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The European Southern Observatory (ESO) and the Event Horizon Telescope (EHT) project are holding a global press conference on 12 May to unveil new discoveries about the center of the Milky Way. This international collaboration between radio telescopes and Event Horizon Telescope observatories was primarily aimed at taking the first image of a black hole. This has been done since 2019, when astronomers released the first live image ever of the event horizon of a black hole in the giant elliptical galaxy M87. Similarly, at the press conference scheduled for May 12, a historic revelation is expected regarding our galaxy’s central black hole, Sagittarius A *.
EHT is a virtual telescope (a network of telescopes) with a diameter of 10,000 km. The larger a telescope, the more details it can capture. However, it is not a unique telescope! It would certainly risk collapsing under its own weight … The Event Horizon telescope covers a large part of the globe thanks to the combination of several observatories spread across the planet. It thus brings together the 30-meter telescope from IRAM (International Millimeter Radioastronomy Institute) in Europe, the ALMA radio telescope in Chile (co-controlled by Europe, the United States and Japan) and structures in the United States. Hawaii and Antarctica.
Despite this rollout of technologies, the image of a “real” black hole has still not reached us, even though the EHT teams revealed a quality image in 2019. In fact, this type of astronomical object has the main property of being so massive that nothing can escape , not even light. What the researchers have been trying to observe for years is what is around the black hole, the “growth disk”. It is matter and gas that orbit the core of the object at very high speeds, heated to extreme temperatures. Of course, they end up being devoured by the black hole.
Given that the project’s scientists are holding simultaneous press conferences around the world on May 12, we can conclude that their announcement will most likely be groundbreaking and may well relate to the first image of the supermassive black hole in the center of the planet. . The Milky Way, called Sagittarius A *.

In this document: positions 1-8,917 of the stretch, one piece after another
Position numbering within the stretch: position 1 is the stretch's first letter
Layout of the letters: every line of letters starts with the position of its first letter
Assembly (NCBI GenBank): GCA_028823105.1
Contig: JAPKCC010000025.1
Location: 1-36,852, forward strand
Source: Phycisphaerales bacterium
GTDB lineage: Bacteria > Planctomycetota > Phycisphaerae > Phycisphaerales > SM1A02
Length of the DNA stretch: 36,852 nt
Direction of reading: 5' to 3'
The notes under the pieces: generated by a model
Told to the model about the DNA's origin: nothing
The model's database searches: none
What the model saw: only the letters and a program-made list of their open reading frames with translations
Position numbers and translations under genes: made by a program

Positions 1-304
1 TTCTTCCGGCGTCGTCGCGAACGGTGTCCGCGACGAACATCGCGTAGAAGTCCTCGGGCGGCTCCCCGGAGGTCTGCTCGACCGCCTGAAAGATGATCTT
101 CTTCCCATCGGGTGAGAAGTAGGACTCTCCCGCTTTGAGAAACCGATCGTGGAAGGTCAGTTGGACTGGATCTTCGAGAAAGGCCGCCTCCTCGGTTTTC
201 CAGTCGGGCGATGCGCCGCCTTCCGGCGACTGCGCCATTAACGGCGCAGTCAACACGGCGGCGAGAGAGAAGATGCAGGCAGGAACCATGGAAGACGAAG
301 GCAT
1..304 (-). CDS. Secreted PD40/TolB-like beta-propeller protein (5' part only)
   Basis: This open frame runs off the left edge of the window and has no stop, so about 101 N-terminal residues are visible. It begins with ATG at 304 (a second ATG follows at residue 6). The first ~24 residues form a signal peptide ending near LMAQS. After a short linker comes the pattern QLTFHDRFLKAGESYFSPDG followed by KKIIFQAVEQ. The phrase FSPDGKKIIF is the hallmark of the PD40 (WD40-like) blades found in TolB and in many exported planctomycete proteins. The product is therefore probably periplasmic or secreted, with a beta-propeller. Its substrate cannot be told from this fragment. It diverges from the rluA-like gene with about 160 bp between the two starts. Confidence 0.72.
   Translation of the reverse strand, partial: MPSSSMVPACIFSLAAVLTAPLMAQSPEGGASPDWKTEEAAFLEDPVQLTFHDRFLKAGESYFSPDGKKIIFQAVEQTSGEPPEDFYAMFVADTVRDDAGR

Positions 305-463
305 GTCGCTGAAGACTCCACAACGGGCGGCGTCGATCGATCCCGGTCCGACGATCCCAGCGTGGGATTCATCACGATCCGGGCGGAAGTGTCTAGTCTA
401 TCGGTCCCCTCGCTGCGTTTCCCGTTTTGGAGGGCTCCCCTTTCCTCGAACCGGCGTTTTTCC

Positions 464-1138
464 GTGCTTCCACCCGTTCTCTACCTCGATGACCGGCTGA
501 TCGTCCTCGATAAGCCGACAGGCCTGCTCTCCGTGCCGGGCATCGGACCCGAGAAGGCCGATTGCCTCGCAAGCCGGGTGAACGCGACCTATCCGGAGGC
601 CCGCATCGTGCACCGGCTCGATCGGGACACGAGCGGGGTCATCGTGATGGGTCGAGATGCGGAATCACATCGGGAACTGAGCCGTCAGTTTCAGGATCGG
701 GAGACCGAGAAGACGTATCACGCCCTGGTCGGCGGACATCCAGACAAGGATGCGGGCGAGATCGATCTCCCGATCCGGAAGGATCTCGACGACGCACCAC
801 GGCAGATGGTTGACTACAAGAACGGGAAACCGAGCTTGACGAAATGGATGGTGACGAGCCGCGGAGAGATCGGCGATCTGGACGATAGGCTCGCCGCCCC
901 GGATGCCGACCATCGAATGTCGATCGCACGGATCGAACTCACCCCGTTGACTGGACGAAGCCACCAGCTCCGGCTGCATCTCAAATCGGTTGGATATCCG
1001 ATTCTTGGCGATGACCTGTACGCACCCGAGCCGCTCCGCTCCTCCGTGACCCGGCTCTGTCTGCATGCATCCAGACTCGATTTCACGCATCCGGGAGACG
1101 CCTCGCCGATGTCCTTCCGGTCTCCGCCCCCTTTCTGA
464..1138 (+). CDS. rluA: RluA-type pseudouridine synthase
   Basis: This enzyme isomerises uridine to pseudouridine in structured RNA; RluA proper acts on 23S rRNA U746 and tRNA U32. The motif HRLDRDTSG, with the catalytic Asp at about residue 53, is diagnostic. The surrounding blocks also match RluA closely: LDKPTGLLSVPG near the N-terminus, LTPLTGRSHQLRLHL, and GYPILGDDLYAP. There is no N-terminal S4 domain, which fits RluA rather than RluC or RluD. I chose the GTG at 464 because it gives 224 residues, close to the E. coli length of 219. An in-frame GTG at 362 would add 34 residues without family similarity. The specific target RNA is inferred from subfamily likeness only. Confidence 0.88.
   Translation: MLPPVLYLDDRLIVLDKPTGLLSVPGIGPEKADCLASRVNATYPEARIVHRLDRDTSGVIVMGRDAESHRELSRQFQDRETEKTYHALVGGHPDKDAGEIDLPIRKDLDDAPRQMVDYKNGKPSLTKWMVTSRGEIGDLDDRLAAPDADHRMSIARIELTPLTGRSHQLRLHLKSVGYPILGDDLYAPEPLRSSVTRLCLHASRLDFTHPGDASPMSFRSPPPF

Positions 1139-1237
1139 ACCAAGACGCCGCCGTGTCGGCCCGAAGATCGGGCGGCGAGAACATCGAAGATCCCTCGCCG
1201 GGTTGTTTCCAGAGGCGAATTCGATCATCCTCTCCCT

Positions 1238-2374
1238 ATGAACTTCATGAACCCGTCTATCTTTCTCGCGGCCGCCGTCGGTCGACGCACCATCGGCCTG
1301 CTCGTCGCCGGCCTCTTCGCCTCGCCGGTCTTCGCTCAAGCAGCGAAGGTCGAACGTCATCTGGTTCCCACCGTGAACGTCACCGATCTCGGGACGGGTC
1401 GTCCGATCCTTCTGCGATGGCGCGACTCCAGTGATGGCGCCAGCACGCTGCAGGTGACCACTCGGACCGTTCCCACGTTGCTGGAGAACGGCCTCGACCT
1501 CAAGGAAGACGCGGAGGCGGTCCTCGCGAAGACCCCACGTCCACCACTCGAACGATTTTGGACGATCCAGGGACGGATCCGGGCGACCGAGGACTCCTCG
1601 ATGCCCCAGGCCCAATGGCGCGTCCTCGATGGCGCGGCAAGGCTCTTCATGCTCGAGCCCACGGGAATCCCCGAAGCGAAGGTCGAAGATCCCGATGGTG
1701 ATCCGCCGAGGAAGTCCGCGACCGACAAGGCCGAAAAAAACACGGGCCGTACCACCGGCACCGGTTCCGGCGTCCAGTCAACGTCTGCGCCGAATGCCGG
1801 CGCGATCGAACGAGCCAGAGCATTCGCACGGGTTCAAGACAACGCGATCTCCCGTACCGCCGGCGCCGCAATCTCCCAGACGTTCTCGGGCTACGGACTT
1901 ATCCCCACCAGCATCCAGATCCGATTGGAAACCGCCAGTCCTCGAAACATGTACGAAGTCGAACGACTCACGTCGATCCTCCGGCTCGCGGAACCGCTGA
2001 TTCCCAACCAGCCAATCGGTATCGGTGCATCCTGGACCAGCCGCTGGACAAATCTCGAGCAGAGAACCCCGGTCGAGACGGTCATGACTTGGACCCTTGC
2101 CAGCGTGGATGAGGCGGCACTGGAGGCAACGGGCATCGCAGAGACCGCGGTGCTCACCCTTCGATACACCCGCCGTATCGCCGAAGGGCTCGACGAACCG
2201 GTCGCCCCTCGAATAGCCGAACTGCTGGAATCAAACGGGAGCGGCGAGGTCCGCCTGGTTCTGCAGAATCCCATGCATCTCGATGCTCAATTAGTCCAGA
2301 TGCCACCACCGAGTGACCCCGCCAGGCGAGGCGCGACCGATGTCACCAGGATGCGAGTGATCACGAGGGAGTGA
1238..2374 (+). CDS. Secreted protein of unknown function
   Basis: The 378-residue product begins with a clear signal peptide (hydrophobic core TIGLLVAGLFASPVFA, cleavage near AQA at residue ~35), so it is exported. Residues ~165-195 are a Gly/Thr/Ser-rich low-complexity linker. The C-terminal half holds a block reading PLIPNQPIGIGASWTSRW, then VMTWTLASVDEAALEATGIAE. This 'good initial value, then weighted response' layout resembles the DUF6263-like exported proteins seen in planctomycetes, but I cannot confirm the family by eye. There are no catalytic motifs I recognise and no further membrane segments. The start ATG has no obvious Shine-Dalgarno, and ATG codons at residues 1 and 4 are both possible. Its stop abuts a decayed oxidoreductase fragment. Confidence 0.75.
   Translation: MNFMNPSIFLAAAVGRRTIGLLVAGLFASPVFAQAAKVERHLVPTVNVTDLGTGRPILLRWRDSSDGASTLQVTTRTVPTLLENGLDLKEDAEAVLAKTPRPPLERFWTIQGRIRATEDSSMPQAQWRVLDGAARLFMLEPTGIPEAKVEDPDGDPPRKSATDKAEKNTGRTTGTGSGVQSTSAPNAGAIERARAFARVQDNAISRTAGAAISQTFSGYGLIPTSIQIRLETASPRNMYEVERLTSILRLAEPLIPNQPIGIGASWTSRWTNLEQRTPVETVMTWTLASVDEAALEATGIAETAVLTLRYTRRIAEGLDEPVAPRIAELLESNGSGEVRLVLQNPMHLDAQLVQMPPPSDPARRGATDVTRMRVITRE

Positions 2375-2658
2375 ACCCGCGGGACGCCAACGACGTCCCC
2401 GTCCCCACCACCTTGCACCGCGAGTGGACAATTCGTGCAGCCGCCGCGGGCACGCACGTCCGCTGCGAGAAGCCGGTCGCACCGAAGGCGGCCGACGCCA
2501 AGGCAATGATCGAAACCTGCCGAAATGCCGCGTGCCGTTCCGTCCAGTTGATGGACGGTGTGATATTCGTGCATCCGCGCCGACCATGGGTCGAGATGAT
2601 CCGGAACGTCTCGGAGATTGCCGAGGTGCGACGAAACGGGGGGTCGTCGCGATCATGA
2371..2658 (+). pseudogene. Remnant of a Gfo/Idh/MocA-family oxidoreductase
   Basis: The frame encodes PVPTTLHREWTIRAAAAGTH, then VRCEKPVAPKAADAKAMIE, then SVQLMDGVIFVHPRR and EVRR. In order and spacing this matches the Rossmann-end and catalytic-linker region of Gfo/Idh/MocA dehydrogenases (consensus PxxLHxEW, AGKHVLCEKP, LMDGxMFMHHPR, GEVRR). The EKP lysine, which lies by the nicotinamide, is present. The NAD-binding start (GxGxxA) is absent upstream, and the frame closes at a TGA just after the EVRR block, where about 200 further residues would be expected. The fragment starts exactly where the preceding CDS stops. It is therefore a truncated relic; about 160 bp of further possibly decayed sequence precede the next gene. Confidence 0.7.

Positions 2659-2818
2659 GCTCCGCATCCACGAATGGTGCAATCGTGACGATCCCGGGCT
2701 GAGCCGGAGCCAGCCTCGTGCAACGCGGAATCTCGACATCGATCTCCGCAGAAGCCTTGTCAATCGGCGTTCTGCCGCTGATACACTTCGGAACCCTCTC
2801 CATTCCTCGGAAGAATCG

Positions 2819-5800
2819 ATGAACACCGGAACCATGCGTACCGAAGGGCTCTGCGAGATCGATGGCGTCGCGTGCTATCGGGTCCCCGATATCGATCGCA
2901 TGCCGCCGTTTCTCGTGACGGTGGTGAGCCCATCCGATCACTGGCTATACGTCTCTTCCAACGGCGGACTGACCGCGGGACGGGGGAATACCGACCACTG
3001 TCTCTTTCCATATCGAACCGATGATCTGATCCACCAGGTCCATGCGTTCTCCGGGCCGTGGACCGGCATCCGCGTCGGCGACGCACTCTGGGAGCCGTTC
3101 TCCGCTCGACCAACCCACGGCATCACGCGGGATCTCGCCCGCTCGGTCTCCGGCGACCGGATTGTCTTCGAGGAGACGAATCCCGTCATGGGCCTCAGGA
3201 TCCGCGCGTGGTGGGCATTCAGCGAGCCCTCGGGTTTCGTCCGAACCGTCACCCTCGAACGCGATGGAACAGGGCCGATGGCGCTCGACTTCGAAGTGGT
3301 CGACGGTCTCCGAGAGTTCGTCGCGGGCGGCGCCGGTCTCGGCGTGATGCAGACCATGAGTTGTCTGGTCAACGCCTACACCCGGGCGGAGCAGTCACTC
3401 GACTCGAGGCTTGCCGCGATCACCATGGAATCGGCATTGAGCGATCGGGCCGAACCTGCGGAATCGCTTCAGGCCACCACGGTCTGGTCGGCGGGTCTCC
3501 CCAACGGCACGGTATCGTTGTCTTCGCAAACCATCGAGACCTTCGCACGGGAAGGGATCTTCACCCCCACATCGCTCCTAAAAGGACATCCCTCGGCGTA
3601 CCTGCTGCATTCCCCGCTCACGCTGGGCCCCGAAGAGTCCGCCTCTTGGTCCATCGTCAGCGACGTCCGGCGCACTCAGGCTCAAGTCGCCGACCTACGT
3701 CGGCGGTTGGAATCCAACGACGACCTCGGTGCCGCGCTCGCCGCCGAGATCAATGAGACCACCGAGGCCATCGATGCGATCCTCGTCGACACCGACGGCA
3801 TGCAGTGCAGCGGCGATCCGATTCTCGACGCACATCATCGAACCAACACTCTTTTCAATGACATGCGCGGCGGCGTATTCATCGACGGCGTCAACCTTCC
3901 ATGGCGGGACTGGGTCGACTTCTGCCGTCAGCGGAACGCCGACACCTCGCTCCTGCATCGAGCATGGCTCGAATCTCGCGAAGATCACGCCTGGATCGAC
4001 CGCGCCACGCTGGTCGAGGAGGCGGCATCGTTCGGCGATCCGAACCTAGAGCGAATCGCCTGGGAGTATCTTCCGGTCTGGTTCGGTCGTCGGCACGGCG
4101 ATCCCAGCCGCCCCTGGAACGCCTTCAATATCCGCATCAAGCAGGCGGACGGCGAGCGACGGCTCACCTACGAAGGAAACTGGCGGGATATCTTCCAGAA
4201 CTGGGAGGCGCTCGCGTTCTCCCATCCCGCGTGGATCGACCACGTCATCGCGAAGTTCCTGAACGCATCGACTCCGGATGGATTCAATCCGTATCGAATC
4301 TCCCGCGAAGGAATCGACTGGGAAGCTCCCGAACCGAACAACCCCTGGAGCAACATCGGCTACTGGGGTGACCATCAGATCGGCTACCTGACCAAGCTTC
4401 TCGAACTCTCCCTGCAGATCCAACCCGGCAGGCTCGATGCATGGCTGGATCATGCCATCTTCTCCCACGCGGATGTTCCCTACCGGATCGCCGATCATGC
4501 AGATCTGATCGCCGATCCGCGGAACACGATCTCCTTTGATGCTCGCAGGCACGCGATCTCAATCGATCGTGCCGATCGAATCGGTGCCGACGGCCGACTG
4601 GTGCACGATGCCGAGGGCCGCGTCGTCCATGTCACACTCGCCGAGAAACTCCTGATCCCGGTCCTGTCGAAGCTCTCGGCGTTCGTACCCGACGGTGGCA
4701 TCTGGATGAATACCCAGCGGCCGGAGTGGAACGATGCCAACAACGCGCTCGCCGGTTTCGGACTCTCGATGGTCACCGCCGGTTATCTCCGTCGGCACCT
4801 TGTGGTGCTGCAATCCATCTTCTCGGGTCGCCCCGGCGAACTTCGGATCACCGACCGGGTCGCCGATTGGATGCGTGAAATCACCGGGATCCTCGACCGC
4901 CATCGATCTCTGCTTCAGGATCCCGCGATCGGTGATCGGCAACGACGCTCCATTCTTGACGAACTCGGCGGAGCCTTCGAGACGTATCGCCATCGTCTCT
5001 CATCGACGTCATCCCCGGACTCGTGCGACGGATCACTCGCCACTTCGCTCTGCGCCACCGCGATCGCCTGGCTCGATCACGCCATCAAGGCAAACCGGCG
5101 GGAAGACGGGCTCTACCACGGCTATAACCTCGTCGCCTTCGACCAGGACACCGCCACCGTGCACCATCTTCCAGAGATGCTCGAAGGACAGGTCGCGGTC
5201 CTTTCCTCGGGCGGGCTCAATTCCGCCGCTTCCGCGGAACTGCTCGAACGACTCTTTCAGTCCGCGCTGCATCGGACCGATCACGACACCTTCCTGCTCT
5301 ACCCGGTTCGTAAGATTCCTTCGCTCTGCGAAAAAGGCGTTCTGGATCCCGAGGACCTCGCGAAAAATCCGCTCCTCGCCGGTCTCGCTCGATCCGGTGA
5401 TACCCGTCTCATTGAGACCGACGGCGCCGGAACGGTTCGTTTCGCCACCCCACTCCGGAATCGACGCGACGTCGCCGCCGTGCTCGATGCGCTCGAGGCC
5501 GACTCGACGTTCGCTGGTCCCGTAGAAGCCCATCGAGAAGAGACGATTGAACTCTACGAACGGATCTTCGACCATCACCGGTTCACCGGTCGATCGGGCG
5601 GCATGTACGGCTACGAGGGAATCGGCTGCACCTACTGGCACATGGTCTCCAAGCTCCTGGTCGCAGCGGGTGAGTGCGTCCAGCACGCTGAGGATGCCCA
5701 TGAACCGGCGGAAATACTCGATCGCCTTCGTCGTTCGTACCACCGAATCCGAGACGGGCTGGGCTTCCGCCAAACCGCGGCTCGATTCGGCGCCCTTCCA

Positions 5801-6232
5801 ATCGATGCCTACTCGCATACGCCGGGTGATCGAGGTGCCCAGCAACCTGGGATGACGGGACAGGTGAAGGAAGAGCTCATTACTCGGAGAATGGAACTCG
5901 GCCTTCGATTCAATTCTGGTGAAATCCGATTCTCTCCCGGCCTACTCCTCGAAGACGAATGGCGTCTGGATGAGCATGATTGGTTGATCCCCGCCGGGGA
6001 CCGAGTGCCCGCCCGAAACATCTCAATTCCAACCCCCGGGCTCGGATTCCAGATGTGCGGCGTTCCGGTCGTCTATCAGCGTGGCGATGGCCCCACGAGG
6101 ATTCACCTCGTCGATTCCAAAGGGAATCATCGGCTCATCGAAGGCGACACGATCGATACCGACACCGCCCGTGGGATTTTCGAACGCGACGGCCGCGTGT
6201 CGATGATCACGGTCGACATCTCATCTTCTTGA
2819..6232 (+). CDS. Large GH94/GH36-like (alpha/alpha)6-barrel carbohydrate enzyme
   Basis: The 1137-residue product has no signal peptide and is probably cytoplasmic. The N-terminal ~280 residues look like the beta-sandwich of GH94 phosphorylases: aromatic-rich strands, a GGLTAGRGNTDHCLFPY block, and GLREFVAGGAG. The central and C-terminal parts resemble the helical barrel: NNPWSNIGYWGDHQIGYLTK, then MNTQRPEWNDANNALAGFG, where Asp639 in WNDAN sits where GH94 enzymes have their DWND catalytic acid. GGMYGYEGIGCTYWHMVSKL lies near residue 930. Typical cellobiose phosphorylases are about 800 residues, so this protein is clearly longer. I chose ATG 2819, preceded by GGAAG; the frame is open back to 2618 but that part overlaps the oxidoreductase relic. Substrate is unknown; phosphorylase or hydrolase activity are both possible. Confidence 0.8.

For EHT, observation of Sagittarius A * and M87 * requires good meteorological conditions at the eight sites simultaneously. Sagittarius A * was the first of the project’s two goals. The object is located 26,000 light-years from Earth, in the heart of our galaxy. Its mass is equivalent to 4.3 million times that of the Sun, which is relatively low for a supermassive black hole. The second target is the black hole in the galaxy M87, which is much larger and located much further away.
Despite this, it was the M87 that gave the first results that could be exploited. In fact, Sgr A * is hidden by a cloud of dust and gas, making it particularly difficult to study. The M87’s image looks a bit like a fuzzy orange patch. In the center is the “shadow” of the black hole that appears as an opaque area. So we do not actually see the black hole, as its gravity prevents any potentially detectable radiation from escaping. Experts compare taking a direct image of the M87 * with observing an object 1 millimeter in size at a distance of 13,000 kilometers.
Note that the data produced by this observation network is significant, so much so that to move all the datasets, it was done by the whole box of hard drives. In addition, not all data were available simultaneously. The Antarctic telescope is actually isolated half the year. Either way, we will have to wait until May 12 to find out what EHT has observed regarding Sgr A * and what the researchers have concluded.
Multiple distribution channels for a groundbreaking message
However, ESO’s press release promises something “revolutionary”. This is the term already used to announce the first live image of a black hole in 2019. The conference will be broadcast online on ESO’s website and on ESO’s YouTube channel on 12 May 2022 at. 15:00 CEST (3: 22.00 French time). At the same time, press conferences will be held around the world, including Washington DC, Santiago de Chile, Mexico City, Tokyo and Taipei. The press releases will contain important audiovisual material, enough to make us dream!
In the case of ESO, the conference will be held at the headquarters in Germany. The Director-General of ESO will deliver the keynote address. Huib Jan van Langevelde, EHT Project Director, and Anton Zensus, Founding Chairman of the EHT Collaboration Council, will also give keynote speeches. A panel of EHT researchers will explain the result and answer questions. The lectures will be followed by a YouTube event with several experts in EHT astronomers, for the public, as a question-and-answer session.